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SPRINGFIELD — Gov. Bruce Rauner occasionally mentions that he wants to find ways to reward state workers for ideas that help government agencies operate more efficiently and save money for taxpayers.

"I'd love to give people 5 percent of every dollar they save with an idea," the Republican former venture capitalist said earlier this year at an Illinois Chamber of Commerce event in Springfield. "That could be a lot. And, boy, do our state employees have good ideas for saving money. They've got a ton."

In fact, Illinois has had a system in place since the mid-1980s that's designed to reward employees for cost-saving ideas. Through a body now called the State Government Suggestion Award Board, Illinois has received ideas that have saved more than $566,000 since 1993, according to the board's annual reports.

But since at least 2008, when the board began taking suggestions from the public as well as state workers, it hasn't given out a cent. What's more, the board has been inactive for more than three years following the retirement of its last chairman, former state Sen. Larry Bomke, R-Springfield.

The Rauner administration says it's looking to revitalize the board and create programs that will reward state workers for finding ways to save money, drawing on a concept more widely used in the private sector.

One such program was announced last week at the Illinois Department of Financial and Professional Regulation.

Department head Bryan Schneider told employees in a memo that they'll qualify for bonuses if they can save the state money while maintaining or improving service. The pilot program will pay eligible employees 25 percent of the money saved, according to the memo.

"Each division will have performance targets that must be achieved to ensure that we aren't saving money by compromising on quality," Schneider wrote. "I would like to emphasize that this will be a group effort: performance targets will be group goals and savings will be measured on an agency-wide basis."

The bonuses, which won't count toward employees' pensions, will be distributed evenly to all eligible employees based on the percentage of performance targets that are met. For example, if the department cuts spending by $1 million and meets all targets, $250,000 would be divvied up. If only half of the targets are met, $125,000 would be available for bonuses.

Eligibility of many employees is contingent on agreement from their unions, and the Rauner administration has yet to reach deals with either the American Federation of State, County and Municipal Employees or the Illinois Federation of Public Employees, both of which represent workers at IDPFR.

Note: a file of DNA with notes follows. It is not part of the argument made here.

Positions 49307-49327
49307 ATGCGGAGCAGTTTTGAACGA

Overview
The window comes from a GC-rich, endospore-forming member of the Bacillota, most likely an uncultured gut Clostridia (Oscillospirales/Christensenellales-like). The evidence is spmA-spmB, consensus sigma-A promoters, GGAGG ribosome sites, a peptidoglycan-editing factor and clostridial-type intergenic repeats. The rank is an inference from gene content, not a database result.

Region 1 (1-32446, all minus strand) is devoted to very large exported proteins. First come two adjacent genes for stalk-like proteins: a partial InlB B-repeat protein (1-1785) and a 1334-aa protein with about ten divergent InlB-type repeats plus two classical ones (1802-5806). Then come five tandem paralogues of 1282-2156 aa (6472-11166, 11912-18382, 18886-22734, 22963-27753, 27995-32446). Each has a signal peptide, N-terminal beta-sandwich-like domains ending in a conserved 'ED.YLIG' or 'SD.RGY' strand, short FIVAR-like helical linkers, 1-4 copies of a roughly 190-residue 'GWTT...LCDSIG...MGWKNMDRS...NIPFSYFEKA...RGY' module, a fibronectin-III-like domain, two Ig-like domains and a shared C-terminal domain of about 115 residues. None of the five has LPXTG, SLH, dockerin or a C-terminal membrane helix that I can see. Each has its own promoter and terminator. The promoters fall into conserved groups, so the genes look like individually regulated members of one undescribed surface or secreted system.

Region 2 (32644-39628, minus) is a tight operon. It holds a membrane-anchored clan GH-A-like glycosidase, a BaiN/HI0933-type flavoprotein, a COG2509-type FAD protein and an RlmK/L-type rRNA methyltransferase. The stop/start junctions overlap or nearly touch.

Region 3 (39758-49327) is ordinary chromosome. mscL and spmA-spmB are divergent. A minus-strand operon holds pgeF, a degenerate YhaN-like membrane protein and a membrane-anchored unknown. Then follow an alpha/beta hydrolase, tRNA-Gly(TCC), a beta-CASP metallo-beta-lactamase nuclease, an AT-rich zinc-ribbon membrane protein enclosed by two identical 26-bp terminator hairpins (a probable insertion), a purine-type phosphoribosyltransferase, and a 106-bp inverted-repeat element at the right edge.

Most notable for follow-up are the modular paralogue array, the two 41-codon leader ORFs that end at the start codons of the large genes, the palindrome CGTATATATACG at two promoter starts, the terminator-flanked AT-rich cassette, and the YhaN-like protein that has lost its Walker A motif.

AFSCME has been engaged in a heated contract dispute with the administration for well over a year, and an administrative law judge for the Illinois Labor Relations Board is weighing whether talks have reached an impasse. A decision isn't expected until November.

Anders Lindall, a spokesman for AFSCME Council 31, which represents about 36,000 state workers, said the union can't consider the so-called "gainsharing" programs or anything else until the administration returns to the bargaining table.

The union is somewhat skeptical of the concept, Lindall said.

"Our union believes, as a general matter, that the best and the fairest way for workers and for the public interest alike is to distribute any pay increases fairly across the entire workforce," he said.

Given the varied and complex tasks assigned to employees with 800 job titles across nearly two dozen state agencies, coming up with fair ways to quantify performance could prove challenging, Lindall said.

"It's difficult to imagine how you would do that when it comes to investigating child abuse and keeping kids safe or working as a correctional officer in a state prison or answering 911 calls for the state police," he said.

A report to the Minnesota Legislature last year from Management and Budget Commissioner Myron Frans on similar programs in that state and nearly 20 others reached a similar conclusion.

"Measuring gains is at times an imperfect exercise that could lead to inequitable results and rewards or, at the very least, could open the door to unnecessary employee disputes or appeals of rewards in which the employee feels entitled to a greater share of the gain," Frans wrote.

"Programs within the state agencies vary greatly in terms of size, scope, structure, purpose and performance measurements," he wrote. "A uniform method to document savings across dissimilar programs is challenging."

The Rauner administration says it aims to tailor programs to individual agencies and to distribute awards equally to groups of employees.


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